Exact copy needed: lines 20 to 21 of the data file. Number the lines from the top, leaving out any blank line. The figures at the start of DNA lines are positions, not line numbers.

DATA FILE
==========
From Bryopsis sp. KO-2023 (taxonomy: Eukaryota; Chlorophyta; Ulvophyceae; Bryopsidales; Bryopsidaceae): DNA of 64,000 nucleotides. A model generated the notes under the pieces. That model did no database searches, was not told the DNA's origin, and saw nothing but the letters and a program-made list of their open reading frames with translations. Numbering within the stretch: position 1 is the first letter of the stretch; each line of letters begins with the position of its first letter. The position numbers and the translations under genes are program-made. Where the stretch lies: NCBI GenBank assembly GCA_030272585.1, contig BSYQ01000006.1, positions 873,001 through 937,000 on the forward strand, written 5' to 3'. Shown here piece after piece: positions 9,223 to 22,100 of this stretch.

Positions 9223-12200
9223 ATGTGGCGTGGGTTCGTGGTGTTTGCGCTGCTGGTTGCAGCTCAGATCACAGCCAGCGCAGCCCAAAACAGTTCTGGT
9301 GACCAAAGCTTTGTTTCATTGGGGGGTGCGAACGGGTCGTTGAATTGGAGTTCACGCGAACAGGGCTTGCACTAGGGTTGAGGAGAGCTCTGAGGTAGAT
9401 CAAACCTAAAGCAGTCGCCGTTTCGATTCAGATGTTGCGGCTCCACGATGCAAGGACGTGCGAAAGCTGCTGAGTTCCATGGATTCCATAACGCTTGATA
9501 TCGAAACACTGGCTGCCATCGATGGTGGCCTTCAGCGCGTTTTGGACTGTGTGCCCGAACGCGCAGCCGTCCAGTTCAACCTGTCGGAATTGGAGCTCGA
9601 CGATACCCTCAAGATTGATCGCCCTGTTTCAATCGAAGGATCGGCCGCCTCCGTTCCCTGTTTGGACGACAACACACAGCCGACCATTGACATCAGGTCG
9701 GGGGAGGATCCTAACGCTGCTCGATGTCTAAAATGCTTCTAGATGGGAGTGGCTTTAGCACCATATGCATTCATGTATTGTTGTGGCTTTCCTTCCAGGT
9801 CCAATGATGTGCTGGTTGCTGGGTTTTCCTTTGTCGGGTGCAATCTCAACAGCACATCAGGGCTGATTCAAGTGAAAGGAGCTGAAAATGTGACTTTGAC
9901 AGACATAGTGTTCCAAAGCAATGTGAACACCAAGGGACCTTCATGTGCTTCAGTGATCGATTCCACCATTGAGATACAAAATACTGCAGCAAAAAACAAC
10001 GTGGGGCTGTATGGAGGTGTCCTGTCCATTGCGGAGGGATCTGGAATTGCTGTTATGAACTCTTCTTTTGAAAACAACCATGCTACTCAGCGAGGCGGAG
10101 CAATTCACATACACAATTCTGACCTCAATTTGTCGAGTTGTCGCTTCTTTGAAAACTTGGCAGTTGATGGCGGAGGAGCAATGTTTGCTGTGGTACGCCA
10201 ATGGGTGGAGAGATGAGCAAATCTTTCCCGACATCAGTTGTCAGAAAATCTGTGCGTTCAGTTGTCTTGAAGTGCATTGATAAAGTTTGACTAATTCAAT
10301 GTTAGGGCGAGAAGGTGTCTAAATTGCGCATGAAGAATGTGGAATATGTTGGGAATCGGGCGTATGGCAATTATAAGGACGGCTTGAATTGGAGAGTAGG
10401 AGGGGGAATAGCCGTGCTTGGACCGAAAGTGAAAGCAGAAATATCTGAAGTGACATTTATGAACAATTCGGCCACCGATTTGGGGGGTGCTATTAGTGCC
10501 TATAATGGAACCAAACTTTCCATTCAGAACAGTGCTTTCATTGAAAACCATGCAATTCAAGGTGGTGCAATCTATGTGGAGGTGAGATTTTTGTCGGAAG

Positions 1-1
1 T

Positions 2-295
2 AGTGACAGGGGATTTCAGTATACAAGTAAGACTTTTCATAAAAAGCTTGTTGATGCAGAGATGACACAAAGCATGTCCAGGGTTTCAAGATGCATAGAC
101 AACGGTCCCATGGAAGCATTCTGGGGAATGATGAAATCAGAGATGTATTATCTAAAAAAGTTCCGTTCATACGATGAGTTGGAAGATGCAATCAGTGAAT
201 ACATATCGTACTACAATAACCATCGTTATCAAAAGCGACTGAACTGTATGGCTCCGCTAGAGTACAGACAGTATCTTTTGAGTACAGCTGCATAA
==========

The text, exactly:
2 AGTGACAGGGGATTTCAGTATACAAGTAAGACTTTTCATAAAAAGCTTGTTGATGCAGAGATGACACAAAGCATGTCCAGGGTTTCAAGATGCATAGAC
101 AACGGTCCCATGGAAGCATTCTGGGGAATGATGAAATCAGAGATGTATTATCTAAAAAAGTTCCGTTCATACGATGAGTTGGAAGATGCAATCAGTGAAT